A year later, in 1972, RCA issued the simply-titled Shirelles, perhaps signaling yet another new beginning for the group. Randy Irwin once again produced the LP, but this time the arrangements were the work of Wade Marcus (Bobbi Humphrey, Grant Green) and David Van De Pitte (Marvin Gaye’s What’s Going On). The songs were more familiar this time out, too, with three songs from Carole King, and covers of other contemporary popular hits by Gaye, Bill Withers, Al Green, Joe Simon and the Bee Gees. Notably, Shirley Alston received a “Lead Vocals” credit.

The album’s pop-soul sound is introduced right away with Van De Pitte’s driving chart for Carole King’s “Brother, Brother,” also recorded by The Isley Brothers in 1972. Though King didn’t participate in Shirelles, it was a reunion of sorts, as The Shirelles had given the Tapestry artist her very first No. 1 with “Will You Love Me Tomorrow” in 1961; it was also The Shirelles’ first chart-topper. The Shirelles had the misfortune of covering King’s “It’s Going to Take Some Time” (like “Brother, Brother” from King’s Music LP) in the same year as The Carpenters. If it’s hard to erase the memory of Karen Carpenter’s touching vocal on the song, Alston and Van De Pitte do right by the supremely wistful melody. Carole wrote “Walk on In,” but the funky song was introduced by her friend Merry Clayton in 1971 and later recorded by Lou Rawls.

The sensual “Deep in the Night” originated not on a record but in the Broadway musical Inner City which had a 97-performance run between late 1971 and early 1972 and was recorded by RCA. The smoldering ballad, delivered beautifully here, was written by poet-lyricist Eve Merriam and composer Helen Miller; Brill Building stalwart Miller had penned “Foolish Little Girl” with Howard Greenfield for The Shirelles back in 1963, which notched a Top 5 hit for the girls.

Van De Pitte layered horns, strings and funky guitar on an “Ain’t No Sunshine” that’s less lean than in Bill Withers’ original rendition; Alston, always a soulful singer, does well with the tune without ever resorting to histrionics or heavy drama.  Ditto on the low-key “How Can You Mend a Broken Heart,” introduced by the Bee Gees in 1971. Al Green’s “Let’s Stay Together” takes on a coquettish air in The Shirelles’ recording, with a strong, seductive arrangement from Marcus. A return to the Gamble and Huff songbook yielded a solid version of “Drowning in the Sea of Love,” a No. 3 R&B hit which barely averted the Pop Top 10 at No. 11 in 1972. Perhaps the most daring cut on Shirelles is the closing medley for which Van De Pitte returned to “Mercy, Mercy Me,” “Inner City Blues” and “What’s Going On.” Shirley, Beverly and Micki sound completely invested in Marvin Gaye’s socially-conscious trio, with Alston handling the impassioned leads and Beverly and Micki adding ethereal harmonies.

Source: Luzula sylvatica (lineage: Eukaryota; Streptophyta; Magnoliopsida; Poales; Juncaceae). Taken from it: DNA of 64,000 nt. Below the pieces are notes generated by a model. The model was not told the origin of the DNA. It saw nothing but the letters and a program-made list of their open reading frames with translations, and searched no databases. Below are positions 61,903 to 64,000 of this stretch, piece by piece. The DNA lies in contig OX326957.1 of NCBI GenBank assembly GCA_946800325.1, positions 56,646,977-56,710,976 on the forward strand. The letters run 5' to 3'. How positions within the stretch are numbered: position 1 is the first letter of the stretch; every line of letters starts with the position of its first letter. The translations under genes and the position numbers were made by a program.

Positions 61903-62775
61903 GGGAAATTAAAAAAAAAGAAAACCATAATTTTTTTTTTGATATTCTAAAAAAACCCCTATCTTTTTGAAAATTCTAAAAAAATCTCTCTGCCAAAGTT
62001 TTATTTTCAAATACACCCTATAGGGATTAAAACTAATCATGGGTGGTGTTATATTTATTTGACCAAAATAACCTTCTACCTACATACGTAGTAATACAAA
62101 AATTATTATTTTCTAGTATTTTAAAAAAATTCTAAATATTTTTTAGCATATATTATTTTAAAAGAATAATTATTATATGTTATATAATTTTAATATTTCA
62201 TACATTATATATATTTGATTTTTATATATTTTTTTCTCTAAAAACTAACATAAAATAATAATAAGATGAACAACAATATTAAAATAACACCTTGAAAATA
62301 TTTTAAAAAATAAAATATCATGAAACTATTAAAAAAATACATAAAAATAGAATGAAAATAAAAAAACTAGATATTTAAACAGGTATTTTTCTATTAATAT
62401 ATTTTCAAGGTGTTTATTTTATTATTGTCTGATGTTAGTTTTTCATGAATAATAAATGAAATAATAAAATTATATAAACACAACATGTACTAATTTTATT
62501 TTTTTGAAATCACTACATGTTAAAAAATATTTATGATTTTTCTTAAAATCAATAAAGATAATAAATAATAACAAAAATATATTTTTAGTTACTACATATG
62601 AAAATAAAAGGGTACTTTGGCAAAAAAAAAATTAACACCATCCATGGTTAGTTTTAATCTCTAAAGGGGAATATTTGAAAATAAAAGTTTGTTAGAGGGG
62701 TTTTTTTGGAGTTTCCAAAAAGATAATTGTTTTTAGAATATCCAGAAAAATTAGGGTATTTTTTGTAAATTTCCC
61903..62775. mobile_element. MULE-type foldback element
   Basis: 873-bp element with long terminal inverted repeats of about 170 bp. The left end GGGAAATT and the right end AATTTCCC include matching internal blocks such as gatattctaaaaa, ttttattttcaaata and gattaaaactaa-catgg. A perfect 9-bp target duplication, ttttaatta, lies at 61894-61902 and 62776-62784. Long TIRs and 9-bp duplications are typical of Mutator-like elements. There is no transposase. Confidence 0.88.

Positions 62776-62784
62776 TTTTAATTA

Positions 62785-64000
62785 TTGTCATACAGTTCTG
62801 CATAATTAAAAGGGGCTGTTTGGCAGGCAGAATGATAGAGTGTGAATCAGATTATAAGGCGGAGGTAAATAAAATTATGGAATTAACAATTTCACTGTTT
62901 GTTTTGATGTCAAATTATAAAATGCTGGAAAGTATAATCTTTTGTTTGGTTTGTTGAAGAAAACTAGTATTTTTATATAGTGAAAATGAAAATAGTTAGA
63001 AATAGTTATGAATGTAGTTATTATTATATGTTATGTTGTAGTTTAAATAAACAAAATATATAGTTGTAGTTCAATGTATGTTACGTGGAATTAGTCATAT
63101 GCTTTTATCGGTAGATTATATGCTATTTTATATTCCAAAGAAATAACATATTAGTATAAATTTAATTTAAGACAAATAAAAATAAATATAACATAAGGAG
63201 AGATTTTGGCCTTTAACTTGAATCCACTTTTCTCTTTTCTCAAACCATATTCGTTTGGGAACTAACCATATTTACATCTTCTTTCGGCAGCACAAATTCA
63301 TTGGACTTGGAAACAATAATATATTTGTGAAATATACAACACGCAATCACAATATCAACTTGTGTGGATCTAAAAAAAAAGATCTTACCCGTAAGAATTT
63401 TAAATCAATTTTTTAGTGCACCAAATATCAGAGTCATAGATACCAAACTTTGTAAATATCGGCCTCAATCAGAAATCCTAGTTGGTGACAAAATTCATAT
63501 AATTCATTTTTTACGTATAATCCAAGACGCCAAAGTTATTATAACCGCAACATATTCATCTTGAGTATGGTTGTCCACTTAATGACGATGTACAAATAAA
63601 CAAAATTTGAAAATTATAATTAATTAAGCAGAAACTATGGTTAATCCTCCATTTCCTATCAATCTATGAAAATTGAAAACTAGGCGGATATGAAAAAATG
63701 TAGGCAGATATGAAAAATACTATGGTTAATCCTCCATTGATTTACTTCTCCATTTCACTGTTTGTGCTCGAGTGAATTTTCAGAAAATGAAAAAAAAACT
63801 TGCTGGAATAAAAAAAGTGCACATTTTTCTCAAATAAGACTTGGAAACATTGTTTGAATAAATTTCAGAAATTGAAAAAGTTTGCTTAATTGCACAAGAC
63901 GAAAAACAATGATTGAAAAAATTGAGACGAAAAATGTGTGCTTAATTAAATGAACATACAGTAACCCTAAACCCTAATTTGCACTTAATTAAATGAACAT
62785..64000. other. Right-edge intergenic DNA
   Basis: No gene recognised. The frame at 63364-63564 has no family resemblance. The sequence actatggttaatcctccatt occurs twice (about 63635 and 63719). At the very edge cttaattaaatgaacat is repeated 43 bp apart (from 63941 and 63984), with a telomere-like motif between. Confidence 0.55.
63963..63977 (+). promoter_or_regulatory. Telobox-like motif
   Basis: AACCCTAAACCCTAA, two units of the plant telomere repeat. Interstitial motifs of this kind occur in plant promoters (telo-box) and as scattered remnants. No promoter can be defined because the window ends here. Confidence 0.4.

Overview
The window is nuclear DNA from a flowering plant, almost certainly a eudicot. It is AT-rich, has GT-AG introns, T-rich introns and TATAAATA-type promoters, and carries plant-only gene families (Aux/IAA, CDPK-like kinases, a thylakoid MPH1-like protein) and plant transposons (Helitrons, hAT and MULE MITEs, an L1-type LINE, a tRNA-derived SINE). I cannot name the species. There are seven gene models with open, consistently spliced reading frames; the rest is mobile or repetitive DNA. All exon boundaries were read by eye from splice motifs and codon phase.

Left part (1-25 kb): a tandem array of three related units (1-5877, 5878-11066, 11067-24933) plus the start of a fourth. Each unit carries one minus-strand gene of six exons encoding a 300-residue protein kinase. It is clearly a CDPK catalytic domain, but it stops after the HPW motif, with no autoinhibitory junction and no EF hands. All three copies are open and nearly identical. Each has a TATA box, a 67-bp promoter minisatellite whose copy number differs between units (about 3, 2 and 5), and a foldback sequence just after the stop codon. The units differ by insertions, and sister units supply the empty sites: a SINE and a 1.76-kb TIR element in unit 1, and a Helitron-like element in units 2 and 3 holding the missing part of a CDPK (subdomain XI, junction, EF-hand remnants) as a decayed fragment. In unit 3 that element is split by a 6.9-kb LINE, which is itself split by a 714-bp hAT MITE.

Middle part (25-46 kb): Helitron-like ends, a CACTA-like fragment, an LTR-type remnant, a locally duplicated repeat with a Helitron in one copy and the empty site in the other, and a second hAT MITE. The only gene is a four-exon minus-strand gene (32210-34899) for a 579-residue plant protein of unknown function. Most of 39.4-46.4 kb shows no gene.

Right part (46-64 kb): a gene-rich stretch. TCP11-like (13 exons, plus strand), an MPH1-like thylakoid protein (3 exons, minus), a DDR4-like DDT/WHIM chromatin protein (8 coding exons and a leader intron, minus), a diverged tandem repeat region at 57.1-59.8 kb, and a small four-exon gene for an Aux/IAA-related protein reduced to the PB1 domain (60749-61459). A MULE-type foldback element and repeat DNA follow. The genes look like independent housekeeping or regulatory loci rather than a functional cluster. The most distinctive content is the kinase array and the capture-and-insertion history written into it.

Two more 45s followed for “The Shirelles Featuring Shirley Alston,” the first pairing the album cut “Deep in the Night” with “Let’s Give Each Other Love,” co-written by producer Irwin. Its jazz-inflected saxophone and breezily irresistible feel should have scored a hit, but it continued The Shirelles’ lack of success at RCA. So did their final 1973 release, “Do What You’ve a Mind To” b/w “Touch the Wind (Eres Tu).” These three sides make fine additions to this complete collection of The Shirelles’ RCA recordings.  Alas, these were the final two albums from The Shirelles, although Shirley Alston Reeves “graduated” to a solo career and Doris Kenner and Beverly Lee both performed in iterations of the group. A happy reunion occurred in 1983 when the group, sans Micki Harris who had died in 1982, joined Dionne Warwick for a nostalgic reprise of “Will You Love Me Tomorrow” on Warwick’s How Many Times Can We Say Goodbye album.

David Cole provides the fine and detailed liner notes for this exemplary package, superbly remastered by Maria Triana at Sony’s Battery Studios. The booklet features the front and back cover artwork for both titles plus images of their labels, although the CD itself doesn’t replicate the orange RCA artwork that originally graced the LPs. With Happy and in Love/Shirelles, SoulMusic Records and Real Gone Music have raised the curtain on two of the least-known recordings by one of the most famous, and beloved, girl groups of all time. You’ll be Happy should you check these rare gems by the Shirelles out!

You can order Happy and in Love/Shirelles at Amazon U.S. or Amazon U.K. !

Written by Joe Marchese

November 11, 2014 at 11:25

Posted in News, Reissues, Reviews, The Shirelles

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One Response

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  1. Good news. However, I do not understand why Gordon Anderson will not reissue more “classic pop/jazz ” vocalists. They were the standard for his previous Collectors Choice label, he loves them, and – though they are not as big as rock/soul, they are not that bad on the market. Come on, Gordon! No one else does the singers…you were the best


    November 11, 2014 at 19:06